Following Part 1 from last week, this time I would like to discuss the best way of thinking about the approach to figuring the reasonable and fair price of a home. I am sure there will be different opinions and views on this matter, but I would like to comment on this from my point of view. Being the age I am now, I have experienced and lived through quite a few bubble bursts. My point of view is based on such trying experiences.
Basically, I look at the reasonable and fair price using two factors. The first one is the ratio of the average price of a home in a particular area to the average household income in that area. What I find to be reasonable and fair price would be where the Average Home Price is within a multiple of 3 ~ 5 times the Average Household Income. I have a range because you still need to consider the various elements of the subject home, such as level of security of that area, the age of the home, access to transportation, existence of good schools, and availability of daily life infrastructure, including supermarkets, medical facilities, etc., all of which make our lifestyle comfortable and safe.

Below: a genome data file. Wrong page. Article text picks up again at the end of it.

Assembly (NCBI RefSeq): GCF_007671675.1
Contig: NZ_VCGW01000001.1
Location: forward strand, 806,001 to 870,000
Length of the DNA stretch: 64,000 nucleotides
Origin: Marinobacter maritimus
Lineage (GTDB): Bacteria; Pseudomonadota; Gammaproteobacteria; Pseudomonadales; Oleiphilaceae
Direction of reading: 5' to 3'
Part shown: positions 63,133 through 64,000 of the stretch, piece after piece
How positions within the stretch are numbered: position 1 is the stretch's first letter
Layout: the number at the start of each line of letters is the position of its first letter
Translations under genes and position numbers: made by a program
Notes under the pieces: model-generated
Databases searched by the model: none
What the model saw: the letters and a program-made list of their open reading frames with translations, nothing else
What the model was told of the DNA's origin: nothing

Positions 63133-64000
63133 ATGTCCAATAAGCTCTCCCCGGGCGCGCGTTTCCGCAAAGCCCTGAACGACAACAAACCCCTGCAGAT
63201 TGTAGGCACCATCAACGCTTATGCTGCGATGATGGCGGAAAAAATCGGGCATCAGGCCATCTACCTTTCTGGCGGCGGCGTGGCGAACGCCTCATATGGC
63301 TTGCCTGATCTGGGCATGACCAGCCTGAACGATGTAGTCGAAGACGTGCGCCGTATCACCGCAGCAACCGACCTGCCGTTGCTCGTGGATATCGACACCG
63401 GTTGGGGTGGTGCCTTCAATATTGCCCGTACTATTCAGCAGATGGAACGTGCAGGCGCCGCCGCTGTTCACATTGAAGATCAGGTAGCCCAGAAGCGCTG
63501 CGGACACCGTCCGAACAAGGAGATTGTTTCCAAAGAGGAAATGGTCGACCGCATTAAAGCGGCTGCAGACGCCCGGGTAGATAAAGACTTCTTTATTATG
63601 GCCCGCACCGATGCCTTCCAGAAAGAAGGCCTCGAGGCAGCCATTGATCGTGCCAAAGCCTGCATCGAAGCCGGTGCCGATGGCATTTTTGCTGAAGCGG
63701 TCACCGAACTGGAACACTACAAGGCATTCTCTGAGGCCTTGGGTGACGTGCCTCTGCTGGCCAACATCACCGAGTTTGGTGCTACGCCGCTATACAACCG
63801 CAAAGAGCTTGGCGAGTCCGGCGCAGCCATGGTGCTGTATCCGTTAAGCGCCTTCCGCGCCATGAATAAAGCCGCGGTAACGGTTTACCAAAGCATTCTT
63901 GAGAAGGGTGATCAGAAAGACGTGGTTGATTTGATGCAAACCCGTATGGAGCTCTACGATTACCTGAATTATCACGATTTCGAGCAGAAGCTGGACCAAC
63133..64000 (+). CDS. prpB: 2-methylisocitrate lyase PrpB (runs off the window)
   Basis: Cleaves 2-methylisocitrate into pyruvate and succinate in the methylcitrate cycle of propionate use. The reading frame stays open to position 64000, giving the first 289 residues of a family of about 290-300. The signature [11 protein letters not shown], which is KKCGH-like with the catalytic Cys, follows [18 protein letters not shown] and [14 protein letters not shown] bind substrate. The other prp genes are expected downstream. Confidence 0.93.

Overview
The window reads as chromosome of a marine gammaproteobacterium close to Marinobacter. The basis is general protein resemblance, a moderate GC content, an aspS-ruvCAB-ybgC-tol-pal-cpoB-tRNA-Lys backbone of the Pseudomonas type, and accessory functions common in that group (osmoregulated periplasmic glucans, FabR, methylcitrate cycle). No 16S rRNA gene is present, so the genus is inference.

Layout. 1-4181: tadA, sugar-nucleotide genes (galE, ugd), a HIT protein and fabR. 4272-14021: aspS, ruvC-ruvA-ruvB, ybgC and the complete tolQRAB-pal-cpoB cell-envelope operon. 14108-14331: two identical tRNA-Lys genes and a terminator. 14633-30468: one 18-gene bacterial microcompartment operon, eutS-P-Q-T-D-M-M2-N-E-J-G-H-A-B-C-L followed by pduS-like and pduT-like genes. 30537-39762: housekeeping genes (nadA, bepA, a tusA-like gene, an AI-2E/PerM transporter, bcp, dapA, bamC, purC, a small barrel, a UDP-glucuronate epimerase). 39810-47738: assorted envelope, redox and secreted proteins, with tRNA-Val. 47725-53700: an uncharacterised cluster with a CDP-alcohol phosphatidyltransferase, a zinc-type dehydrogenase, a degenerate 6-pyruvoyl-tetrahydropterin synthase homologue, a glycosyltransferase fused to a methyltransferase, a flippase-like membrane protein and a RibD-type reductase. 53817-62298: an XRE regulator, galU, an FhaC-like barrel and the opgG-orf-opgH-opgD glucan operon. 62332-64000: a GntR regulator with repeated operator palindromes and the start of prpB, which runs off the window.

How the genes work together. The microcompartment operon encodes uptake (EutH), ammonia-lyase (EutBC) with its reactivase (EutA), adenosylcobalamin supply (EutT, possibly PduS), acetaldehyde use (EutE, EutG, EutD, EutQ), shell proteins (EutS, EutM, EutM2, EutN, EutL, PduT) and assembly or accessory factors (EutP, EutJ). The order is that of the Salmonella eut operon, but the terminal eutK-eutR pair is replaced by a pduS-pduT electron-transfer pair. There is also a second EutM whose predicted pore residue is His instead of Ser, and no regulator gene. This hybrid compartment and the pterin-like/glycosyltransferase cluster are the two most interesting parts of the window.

The second factor that I look at is the relationship between the selling price of the home and the amount of rent that it will command if rented out; in other words, the property’s net return. In Japan, gross returns are oftentimes indicated for a property but please disregard it as it is nonsense. What one should focus on is the Net Return. Broadly-speaking, Net Return is arrived at by subtracting the property’s maintenance costs from the annual rental income actually received. This is called the NOI (Net Operating Income). You then divide this number by the listing price of the property to obtain the percentage return.
These days, because home prices have skyrocketed, it is not surprising to see net returns in the 1% ~ 2% range, especially in the more popular neighborhoods. Certainly, if you apply leverage by using home loans, particularly at the current low interest rate environment, one can attain an outwardly higher net return. I said “outwardly” because, after you consider the various risk premiums, the net return may not be that high.
In Part 3 next week, I would like to explain what risk premium is and discuss what kind of impact it might have on the net return.